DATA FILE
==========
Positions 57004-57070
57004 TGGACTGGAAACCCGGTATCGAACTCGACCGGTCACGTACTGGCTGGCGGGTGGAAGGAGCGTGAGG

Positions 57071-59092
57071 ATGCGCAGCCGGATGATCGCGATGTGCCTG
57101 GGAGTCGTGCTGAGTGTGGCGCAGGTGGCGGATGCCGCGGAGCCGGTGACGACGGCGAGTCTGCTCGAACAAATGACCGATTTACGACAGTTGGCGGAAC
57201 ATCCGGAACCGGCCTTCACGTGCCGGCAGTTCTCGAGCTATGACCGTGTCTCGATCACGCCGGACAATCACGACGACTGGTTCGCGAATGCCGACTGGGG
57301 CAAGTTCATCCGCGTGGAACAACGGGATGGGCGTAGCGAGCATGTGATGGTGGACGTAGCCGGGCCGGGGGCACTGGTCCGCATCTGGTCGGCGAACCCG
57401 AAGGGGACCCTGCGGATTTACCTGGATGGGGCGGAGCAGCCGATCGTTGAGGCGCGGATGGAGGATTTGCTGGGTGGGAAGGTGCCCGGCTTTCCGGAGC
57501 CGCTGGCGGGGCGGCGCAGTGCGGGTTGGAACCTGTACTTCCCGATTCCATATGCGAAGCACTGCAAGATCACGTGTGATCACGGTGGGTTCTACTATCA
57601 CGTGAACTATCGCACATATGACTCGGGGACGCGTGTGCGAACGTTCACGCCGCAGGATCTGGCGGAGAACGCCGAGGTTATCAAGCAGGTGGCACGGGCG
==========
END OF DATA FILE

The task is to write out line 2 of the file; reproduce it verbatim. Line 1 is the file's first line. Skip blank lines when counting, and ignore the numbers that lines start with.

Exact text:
57004 TGGACTGGAAACCCGGTATCGAACTCGACCGGTCACGTACTGGCTGGCGGGTGGAAGGAGCGTGAGG